Lake County Ohio GenWeb

Addie Nye Norton

As published in the Alumni Record, Painesville High School, Painesville, Ohio
Compiled and Published by the Painesville High School Alumni Association in 1925

Transcribed by Linda Jeffery, November 2004.

Addie Nye Norton, ’01

Addie Nye Norton, who bears the unique distinction of being the first woman in the State of Ohio to be elected to the important office of Probate Judge, is a member of the Class of 1901. The dreaming Class Prophet doubtless caught a vision in the misty future of the figure of Addie Nye occupying the proud position of teacher in a public school, because of her natural sympathetic interest in children and the fact that she was numbered among the honor scholarship group of that brilliant class, with an average grade of 97 per cent. In September following graduation, she was enrolled in the Painesville City Normal School, receiving her second diploma at the close of that year, equipped with a certificate to teach school. She was not destined to make use of this, however, for in the following year, 1903, the newly elected Probate Judge, Clark H. Nye, selected her for his assistant. She has been associated with this office ever since, covering a period of nearly twenty-two years.

On June 27, 1917, she became the wife of Nelson D. Norton, of Perry, and withdrew from the Probate Office for a short time, only to be called back to assist in the duties there.

In 1920, Judge Clark H. Nye decided to retire from the office he had long so ably filled, and Mrs. Norton became his successor and is now serving her second term in that office. It may be remembered that in the year of 1920, the elective franchise was given to women, but not until after the party primaries. A Painesville attorney had been nominated on the Republican ticket for Probate Judge. Then, before the November election, the nineteenth amendment became effective. A group of citizens, composed of both men and women, recognizing the unusual qualifications of Mrs. Norton, because of natural executive ability, long experience and familiarity with the duties of this office and her proven efficiency, by petition placed her in nomination on an Independent ticket. The candidacy of a woman for office was something unheard of, but so great was the popularity of Mrs. Norton, that when the vote was announced in November, she had carried all but two precincts in the County.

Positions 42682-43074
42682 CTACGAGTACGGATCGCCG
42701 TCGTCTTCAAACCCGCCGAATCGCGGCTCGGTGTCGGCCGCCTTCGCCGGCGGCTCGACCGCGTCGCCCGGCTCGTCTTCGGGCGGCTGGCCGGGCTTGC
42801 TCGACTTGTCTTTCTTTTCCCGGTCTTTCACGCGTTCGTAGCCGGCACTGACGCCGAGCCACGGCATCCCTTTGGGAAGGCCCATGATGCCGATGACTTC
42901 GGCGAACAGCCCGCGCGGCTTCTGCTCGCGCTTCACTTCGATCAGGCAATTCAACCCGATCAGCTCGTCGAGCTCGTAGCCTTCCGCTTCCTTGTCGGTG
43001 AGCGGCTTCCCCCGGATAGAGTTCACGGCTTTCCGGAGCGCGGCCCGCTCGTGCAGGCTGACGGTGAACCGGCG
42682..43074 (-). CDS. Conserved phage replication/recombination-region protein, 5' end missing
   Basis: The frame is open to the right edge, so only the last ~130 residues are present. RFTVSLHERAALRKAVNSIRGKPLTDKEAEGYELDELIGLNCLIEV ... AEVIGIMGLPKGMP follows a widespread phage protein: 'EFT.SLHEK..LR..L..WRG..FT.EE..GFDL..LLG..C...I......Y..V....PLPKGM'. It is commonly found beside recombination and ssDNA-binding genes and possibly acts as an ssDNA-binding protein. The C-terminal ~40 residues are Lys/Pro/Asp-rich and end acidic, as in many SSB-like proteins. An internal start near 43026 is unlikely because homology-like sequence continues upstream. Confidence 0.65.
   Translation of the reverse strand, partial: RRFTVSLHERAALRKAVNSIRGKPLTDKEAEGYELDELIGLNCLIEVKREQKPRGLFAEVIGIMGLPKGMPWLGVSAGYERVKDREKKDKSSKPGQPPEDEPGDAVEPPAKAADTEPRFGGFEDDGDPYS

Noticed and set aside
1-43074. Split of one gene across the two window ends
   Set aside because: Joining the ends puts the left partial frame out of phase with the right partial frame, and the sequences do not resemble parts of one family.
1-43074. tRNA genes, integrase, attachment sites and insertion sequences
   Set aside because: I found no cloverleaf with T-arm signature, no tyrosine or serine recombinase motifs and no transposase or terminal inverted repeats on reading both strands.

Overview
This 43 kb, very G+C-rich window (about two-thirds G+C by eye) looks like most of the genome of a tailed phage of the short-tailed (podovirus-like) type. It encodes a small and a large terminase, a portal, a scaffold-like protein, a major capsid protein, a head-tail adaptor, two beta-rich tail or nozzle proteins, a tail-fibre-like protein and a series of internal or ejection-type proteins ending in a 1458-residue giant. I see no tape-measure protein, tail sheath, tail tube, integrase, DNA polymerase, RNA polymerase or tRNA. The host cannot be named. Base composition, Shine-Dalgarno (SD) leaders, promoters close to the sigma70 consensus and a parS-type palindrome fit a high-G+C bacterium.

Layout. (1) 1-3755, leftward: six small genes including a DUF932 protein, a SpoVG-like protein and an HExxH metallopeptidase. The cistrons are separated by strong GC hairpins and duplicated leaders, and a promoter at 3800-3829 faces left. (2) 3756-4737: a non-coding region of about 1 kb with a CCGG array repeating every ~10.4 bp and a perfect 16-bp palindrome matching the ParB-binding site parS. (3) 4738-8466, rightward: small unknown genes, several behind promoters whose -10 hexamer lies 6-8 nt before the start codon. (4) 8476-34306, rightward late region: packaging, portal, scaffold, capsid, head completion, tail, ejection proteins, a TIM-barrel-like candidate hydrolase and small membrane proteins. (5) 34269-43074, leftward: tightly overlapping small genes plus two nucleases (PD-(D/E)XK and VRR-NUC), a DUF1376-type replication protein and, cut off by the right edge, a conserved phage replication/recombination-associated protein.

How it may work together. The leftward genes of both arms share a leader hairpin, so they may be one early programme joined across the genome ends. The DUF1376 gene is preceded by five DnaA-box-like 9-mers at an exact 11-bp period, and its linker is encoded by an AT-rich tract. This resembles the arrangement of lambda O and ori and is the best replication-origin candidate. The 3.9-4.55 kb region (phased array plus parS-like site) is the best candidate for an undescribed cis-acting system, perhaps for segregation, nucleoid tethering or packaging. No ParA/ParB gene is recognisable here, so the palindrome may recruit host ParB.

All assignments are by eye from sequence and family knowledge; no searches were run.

The election attracted attention all over Ohio, for Judge Norton not only was the first woman to hold this office in the State, but she held this distinction until three years later when a woman in one of the Southern Counties was appointed to fill a vacancy. At present, women preside over the Probate Court in four of the eighty-eight counties.

The office of Probate Judge has rapidly expended its functions in recent years, four assistants being kept busy where not many years ago but one was necessary. Judge Norton has made an enviable record in administering the office, not only in the duties that naturally adhere to it, such as the probating of wills, settlement of estates, appointment of guardians and the like, but in the enforcement of law, for this Court has criminal jurisdiction. Many bootleggers and other law violators know this to their sorrow. She has a keen sense of justice and adds to this the necessary courage. She knows, too, how to temper justice with mercy, when there is occasion for it. Her sympathetic interest in the welfare of homeless and unfortunate children has resulted in many finding good homes instead of being confined in reform schools.

Judge Norton is, as always, enthusiastic for her alma mater, P.H.S.

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Last updated 11 Nov 2004

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© 2004 Cynthia Turk. All rights reserved.